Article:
This work focuses on the problem of transferring samples from a set of source MDPs to augment the dataset used to learn the target MDP. To motivate our approach, consider a typical learning scenario where samples are costly to obtain. This is often the case in robotics applications, where the interaction with the real environment could be extremely time-consuming, thus reducing the number of samples available. The typical remedy of adopting a simulator often leads to sub-optimal solutions due to the differences with respect to the real environment. A more effective approach is to transfer the simulated samples to speed-up learning in the target task.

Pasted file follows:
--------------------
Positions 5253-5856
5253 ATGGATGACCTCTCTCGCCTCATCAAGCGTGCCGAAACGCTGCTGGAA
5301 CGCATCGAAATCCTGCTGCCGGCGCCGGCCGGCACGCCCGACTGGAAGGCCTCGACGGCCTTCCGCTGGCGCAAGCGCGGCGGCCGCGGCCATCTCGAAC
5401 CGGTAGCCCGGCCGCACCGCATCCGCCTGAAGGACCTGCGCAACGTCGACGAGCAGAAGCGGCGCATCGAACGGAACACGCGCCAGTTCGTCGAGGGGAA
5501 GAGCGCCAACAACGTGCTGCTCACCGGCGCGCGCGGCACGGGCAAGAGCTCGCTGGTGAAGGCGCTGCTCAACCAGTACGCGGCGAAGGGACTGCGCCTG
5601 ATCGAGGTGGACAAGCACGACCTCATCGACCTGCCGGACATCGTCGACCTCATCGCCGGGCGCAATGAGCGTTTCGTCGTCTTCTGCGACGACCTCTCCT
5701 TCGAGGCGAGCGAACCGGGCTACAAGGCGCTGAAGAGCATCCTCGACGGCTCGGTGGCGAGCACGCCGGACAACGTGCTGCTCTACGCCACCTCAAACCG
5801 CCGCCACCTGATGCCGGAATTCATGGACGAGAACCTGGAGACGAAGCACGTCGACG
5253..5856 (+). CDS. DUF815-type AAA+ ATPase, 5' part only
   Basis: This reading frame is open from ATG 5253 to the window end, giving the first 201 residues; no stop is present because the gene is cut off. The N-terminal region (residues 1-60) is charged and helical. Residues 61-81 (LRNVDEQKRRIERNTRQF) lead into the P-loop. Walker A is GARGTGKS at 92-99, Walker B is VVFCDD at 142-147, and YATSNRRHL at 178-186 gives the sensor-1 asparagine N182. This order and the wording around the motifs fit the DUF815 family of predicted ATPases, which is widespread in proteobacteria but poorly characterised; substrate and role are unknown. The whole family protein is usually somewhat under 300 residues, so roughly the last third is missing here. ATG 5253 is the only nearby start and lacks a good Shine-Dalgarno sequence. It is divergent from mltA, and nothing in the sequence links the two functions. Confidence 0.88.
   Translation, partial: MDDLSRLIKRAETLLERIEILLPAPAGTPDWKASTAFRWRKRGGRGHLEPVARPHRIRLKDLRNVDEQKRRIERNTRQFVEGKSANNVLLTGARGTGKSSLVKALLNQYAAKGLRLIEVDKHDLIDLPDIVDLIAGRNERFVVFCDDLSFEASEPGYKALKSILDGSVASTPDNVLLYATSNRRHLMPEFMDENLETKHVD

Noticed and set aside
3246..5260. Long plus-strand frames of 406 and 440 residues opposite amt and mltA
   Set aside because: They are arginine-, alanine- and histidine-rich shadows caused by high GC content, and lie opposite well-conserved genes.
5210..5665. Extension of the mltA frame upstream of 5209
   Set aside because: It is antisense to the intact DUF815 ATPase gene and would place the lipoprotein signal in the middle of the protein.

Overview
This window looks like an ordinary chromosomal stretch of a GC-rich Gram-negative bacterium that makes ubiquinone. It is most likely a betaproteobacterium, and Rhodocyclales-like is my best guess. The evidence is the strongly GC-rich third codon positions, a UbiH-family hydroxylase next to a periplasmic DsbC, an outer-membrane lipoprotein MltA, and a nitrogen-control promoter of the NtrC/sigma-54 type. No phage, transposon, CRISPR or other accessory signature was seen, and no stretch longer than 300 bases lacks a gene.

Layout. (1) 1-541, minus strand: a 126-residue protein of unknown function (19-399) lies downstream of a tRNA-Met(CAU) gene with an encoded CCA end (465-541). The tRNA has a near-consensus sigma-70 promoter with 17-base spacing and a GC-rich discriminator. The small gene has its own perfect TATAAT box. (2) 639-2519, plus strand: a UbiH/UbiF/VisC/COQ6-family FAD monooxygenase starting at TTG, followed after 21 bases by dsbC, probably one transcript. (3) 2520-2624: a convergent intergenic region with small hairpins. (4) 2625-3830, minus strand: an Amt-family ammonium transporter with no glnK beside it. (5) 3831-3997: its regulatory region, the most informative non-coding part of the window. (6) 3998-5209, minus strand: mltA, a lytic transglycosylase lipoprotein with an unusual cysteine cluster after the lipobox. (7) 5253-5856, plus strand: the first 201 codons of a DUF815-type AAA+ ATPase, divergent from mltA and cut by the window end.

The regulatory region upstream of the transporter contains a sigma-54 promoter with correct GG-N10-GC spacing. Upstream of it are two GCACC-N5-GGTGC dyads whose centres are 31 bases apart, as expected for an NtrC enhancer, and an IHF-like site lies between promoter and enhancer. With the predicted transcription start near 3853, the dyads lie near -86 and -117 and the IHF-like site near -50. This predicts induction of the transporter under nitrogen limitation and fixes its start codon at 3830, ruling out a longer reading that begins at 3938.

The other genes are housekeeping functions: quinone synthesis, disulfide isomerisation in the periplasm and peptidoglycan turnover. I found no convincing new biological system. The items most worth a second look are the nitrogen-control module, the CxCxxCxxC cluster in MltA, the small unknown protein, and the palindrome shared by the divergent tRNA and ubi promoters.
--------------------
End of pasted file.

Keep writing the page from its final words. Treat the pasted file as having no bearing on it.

The transfer of samples has been widely studied in the supervised learning community. In particular, Crammer et al. (2008) formalized the problem from a theoretical perspective and provided generalization bounds for the transfer scenario. An interesting result is a trade-off between the number of tasks from which to transfer and the total number of samples. In RL, Taylor et al. (2008) and Lazaric et al. (2008) proposed almost simultaneously methods to transfer single samples. While the former method focused on a model-based approach, the latter one proposed a selective approach to transfer samples into a batch RL algorithm (e.g., Fitted Q-Iteration (Ernst et al., 2005)). Furthermore, Lazaric et al. (2008) considered a model-free approach to compute a similarity measure between tasks, which was used to decide which samples to transfer. More recently, Lazaric & Restelli (2011) analyzed the transfer of samples in batch RL from a theoretical perspective, demonstrating again the trade-off between the total number of samples and the number of tasks from which to transfer. Finally, Laroche & Barlier (2017) proposed a way to transfer all the samples to augment the dataset used by Fitted Q-Iteration. The limitation of this approach resides in the restrictive assumption that all the tasks are assumed to share the same transition dynamics and differ only in the reward function. For a survey on transfer in RL, we refer the reader to (Taylor & Stone, 2009; Lazaric, 2012).